The long tradition of using the dry extract of Hedera helix (common ivy) leaves in traditional and contemporary alternative medicine caused that many biological and pharmacological studies have been aimed at evaluating the effects of ivy. Some of the results suggest that Hedera helix extract possesses bronchodilatatory and antispasmodic activity. On the other hand, the symptoms of ivy intoxication in human and animals, as well as adverse-reactions observed during the therapy with ivy-based pharmaceuticals, indicate rather stimulant effect of the plant on smooth muscle. Thus, the aim of this study was to evaluate the effect of two main active substances extracted from the plant (α-hederin and Hederacoside C) and the whole dry extract of Hedera helix on the gut motility.
METHODS AND RESULTS:
The experiments were carried out on isolated stomach corpus and fundus strips. The tissues were isolated from rats. The experiments were performed in isotonic conditions. The results are expressed as the percent of the reaction caused by a reference contractile substance, acetylcholine. The obtained results revealed that α-hederin applied in the concentration ranged from 25 to 320μM significantly changed the spontaneous motoric activity of rat stomach smooth muscle. The observed reaction had always the same character, a contraction, and its force was concentration dependent. The second tested saponin, Hederacoside C, did not alter the motility of rat isolated stomach corpus and fundus strips when administered in the concentration up to 100 μM, however, if applied in the concentration of 350 μM it induced a remarkable concentration of smooth muscle. Eventually, the whole extract of Hedera helix in a dose containing 60 μM of Hederacoside C produced a strong contraction which strength was comparable with the reaction generated by acetylcholine.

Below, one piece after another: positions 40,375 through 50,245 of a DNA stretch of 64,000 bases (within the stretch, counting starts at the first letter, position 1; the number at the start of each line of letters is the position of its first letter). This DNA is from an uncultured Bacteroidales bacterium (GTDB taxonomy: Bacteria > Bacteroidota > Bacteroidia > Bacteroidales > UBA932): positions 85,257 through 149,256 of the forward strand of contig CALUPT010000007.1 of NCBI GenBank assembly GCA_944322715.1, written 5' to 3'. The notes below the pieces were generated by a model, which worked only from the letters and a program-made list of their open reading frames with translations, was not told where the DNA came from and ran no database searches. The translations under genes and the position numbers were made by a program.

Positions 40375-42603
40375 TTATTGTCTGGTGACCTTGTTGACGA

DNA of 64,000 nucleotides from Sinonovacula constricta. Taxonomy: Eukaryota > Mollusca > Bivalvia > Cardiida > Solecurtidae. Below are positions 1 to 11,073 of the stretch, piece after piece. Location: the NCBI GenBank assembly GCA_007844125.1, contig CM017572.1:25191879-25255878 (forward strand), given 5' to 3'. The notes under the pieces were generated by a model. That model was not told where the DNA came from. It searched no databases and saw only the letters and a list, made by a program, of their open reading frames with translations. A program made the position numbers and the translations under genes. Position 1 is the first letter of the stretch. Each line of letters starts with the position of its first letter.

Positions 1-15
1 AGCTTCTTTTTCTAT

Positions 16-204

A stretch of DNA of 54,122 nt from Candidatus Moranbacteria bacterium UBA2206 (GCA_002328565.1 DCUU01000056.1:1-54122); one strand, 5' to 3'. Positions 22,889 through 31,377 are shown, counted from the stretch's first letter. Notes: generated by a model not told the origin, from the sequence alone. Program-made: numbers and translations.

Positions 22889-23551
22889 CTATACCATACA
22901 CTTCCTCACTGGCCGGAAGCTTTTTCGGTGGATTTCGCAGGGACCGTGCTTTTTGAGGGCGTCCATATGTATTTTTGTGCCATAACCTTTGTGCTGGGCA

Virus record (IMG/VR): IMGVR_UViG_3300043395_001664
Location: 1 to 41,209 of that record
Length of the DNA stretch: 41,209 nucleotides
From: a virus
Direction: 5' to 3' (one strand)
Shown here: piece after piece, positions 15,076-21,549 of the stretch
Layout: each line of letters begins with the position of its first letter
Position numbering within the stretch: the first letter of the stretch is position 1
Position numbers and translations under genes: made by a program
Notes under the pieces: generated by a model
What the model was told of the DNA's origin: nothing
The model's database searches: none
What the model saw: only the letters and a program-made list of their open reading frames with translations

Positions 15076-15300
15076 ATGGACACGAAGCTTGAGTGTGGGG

According to the results, it is very likely that α-hederin, but not Hederacoside C contributes to the contractile response of isolated stomach corpus and fundus strips to the application of Hedera helix leaves' extract.
Planta Med. 1997 Apr;63(2):125-9.
In vitro antispasmodic compounds of the dry extract obtained from Hedera helix.[Pubmed: 9140224
Commercial dry extract of Hedera helix L. is used for the treatment of disorders of the respiratory tract; it is standardized towards papaverine (papaverine equivalent value, PE, activity of 1 g test substance equivalent to the activity of x mg papaverine) by in vitro antispasmodic activity on isolated guinea-pig ileum with acetylcholine as spasmogen.
METHODS AND RESULTS:
In order to determine the phytochemical basis for the antispasmodic activity, bioassay guided fractionation and subsequent isolation of phenolic compounds (flavonols, caffeoylquinic acids) and saponins (Hederacoside C, alpha-hederin, hederagenin) was carried out. Fractions and isolates obtained were investigated for antispasmodic activity and their contribution to the activity of the extract was calculated. Significant activity was found for both saponins and phenolic compounds, the PE values being approx. 55 and 49 for alpha-hederin and hederagenin, 54 and 143 for quercetin and kaempferol, and 22 for 3,5-dicaffeoylquinic acid, respectively. In view of their relative high concentration the saponins contribute most to the anti-spasmodic activity, followed by dicaffeoylquinic acids and the flavonol derivatives.